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Batik technology was invented during Han Dynasty at 2000 years ago

Indonesia is better to learn neighborhood spirit from Argentina and Uruguay in sharing tango as their cultural heritage.

Tango given UNESCO cultural status

Wednesday September 30, 2009
http://gosouthamerica.about.com/b/2009/09/30/tango-given-unesco-cultural-status.htm

Argentina and Uruguay patch up row to get tango on Unesco list (guardian.co.uk): “Argentina and Uruguay have squabbled for years over who invented the tango, both claiming to be the birthplace of the great tango crooner Carlos Gardel. But they patched things up last year in a joint effort to persuade Unesco to list the tango among its traditions worth safeguarding for humanity.”

Their efforts were successful: Tango on UNESCO world heritage list (AP): “Tango was declared part of the world’s cultural heritage by the United Nations on Wednesday and granted the international seal of approval Argentina and Uruguay have long sought for the dramatic dance and its sensual moves.

The 24 members of UNESCO’s Intergovernmental Committee of Intangible Heritage granted the tango dance and its music protected cultural status at its meeting in Abu Dhabi.”

Raised in poverty in Buenos Aires, Carlos Gardel became the king of the tango. His musical ability, baritone voice, charm and tango-cancions about love, hate, infidelity, and crimes of passion propelled him to musical and film stardom, and when he died in an airplane crash in 1935, Buenos Aires shut down to mourn him.

What do you think Gardel would think about the many Tango Shows in Buenos Aires?

Photo of tango dancers in a street in the La Boca barrio of Buenos Aires thanks to ArtToday.

Indonesia dresses up after batik ‘victory’ over Malaysia

http://www.google.com/hostednews/afp/article/ALeqM5iK2FdKeL4plQAt0hphUJW_K14rBA

By Alvin Darlanika Soedarjo (AFP) – 15 hours ago

JAKARTA — Indonesia’s president is pressing the country’s 234 million people to wear batik clothes to celebrate a triumph over neighbour Malaysia in a poisonous feud over cultural heritage.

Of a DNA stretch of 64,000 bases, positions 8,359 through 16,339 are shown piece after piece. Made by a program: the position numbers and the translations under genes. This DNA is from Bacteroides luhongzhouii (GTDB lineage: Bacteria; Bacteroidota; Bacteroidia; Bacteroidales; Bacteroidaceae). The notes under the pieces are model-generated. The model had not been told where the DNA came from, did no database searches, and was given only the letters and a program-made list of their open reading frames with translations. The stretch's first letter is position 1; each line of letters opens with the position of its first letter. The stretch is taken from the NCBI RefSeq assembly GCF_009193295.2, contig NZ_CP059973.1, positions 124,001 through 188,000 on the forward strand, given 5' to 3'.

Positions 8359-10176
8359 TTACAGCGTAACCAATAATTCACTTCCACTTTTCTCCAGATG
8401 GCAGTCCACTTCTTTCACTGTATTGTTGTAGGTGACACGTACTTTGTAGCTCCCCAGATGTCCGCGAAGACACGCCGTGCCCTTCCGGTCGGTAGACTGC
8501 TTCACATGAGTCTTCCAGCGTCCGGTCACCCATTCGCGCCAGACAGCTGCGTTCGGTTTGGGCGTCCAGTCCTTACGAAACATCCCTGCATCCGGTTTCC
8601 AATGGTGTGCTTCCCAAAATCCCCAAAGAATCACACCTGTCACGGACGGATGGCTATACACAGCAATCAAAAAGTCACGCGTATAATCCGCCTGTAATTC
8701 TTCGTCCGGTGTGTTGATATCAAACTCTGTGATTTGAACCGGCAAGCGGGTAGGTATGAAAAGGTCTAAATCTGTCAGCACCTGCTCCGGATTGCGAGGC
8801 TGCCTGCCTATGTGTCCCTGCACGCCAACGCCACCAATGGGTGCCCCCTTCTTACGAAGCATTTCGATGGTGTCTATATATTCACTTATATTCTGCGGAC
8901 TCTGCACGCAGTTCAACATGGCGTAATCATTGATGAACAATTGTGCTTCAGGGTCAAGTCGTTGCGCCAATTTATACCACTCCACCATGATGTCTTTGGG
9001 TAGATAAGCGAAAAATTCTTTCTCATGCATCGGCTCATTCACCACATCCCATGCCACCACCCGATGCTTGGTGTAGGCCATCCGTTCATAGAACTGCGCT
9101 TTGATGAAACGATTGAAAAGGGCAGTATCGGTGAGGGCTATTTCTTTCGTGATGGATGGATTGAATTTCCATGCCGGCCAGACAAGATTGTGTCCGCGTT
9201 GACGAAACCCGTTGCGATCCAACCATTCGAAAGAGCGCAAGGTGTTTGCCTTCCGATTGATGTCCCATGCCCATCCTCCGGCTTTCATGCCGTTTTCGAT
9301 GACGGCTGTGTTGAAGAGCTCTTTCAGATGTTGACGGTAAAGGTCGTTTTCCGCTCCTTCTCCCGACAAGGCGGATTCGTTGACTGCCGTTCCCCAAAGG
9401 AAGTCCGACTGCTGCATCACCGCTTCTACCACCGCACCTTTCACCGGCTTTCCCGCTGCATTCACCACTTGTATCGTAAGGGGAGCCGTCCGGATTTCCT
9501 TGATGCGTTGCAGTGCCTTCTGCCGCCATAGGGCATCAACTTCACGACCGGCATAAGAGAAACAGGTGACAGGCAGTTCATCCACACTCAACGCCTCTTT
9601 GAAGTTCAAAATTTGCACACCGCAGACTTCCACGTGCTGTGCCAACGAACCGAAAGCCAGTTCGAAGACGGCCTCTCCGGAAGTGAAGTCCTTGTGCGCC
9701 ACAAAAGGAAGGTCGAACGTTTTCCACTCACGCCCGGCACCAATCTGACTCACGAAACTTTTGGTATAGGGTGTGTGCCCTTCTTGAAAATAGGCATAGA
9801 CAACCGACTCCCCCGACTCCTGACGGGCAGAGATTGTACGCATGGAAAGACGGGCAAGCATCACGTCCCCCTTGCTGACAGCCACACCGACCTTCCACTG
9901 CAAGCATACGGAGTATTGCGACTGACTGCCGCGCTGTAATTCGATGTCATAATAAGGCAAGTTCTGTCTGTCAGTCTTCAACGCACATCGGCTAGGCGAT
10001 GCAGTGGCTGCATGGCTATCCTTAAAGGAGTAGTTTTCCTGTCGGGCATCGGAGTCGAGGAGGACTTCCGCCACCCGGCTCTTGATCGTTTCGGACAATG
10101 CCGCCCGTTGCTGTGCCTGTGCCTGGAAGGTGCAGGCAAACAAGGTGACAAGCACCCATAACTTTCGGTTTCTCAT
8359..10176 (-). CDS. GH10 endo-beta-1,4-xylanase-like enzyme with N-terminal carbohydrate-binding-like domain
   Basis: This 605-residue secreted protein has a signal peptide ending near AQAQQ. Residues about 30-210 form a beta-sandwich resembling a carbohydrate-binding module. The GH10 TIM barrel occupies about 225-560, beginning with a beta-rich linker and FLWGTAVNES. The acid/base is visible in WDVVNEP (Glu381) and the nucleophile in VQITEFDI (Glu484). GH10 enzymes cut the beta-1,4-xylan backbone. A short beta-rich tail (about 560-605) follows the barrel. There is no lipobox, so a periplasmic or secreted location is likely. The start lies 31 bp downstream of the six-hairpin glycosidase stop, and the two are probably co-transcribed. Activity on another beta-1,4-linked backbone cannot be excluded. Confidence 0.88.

The UN cultural organisation UNESCO is set this week to add Indonesia’s method of making the cloth — through a laborious process of wax-dipping and dying — to its list of the world’s Intangible Cultural Heritage.

President Susilo Bambang Yudhoyono has instructed Indonesians to celebrate the day the decision becomes official, Friday, by donning their best shirts, dresses, blouses and sarongs made from the material.

“I urge Indonesians wherever they are to wear batik on October 2,” Yudhoyono was quoted as saying this week by state news agency Antara while in the United States for the G20 meeting of world leaders.

Yudhoyono said the country should have a “batik party” to let the world know that the art form comes from Indonesia.

Media here have been in triumphal mode over the impending UNESCO decision, which is the latest chapter in a spat that has seen protests over Malaysia’s alleged “theft” of everything from batik to dances and songs.

Many Indonesians say the use of batik techniques and motifs by Malaysians is outright plagiarism.

But Indonesian Heritage Society batik expert Judi Achjadi said UNESCO’s recognition of Indonesian batik doesn’t mean Malaysia, which has its own tradition of making the cloth, has no right to the art form, which is spread across Asia, the Middle East and Africa.

“The focus of this achievement shouldn’t be on Malaysia,” Achjadi said. “They have their own batik and this doesn’t stop them from promoting theirs.”

UNESCO culture specialist Masanori Nagaoka said the recognition for Indonesia’s cloth does not mean other countries cannot claim batik, but simply that Indonesia’s government went to the trouble to submit a nomination.

The dispute between the two nations came to a head in August when it was misreported that Malaysia had screened tourism advertisements featuring the traditional “pendet” dance of Indonesia’s Hindu-majority Bali island.

Outrage over the “theft” has continued to circulate in Indonesia, despite the fact that the ad in the end turned out to be a promotion for a Discovery Channel programme.

While the recognition of batik has been broadly welcomed, fashion designer Edward Hutabarat said the actual enthusiasm for Indonesians to wear the cloth has been on the wane.

“Batik clothing and couture was booming here in 2007. Everyone was wearing it at the malls all of a sudden, but it cooled down the year after,” Hutabarat said.

“As cultural heritage, batik needs to be more than just a trend.

“Consumers still think a six million rupiah (600 dollar) piece of batik is very expensive but it can take up to six people over a whole year to create a piece of batik.”

The nkkhoo.com comment board with Facebook account.
atila says:

Indonesian batik are lots prettier than Malaysian in their way of arts very refine.

I have a few, it even caught attention of my dentist when
i was helpless on the chair having my teeth capped.

By the way, what happen to Penang Batik? Close shop?

admin says:

Art like pretty is a tricky subject to compare with.

I know the boss for Penang Batik, he is also the owner for tropical fruit farm. I do not think his workshop is closed with more visitors flock to Penang after it was listed in the world heritage sites.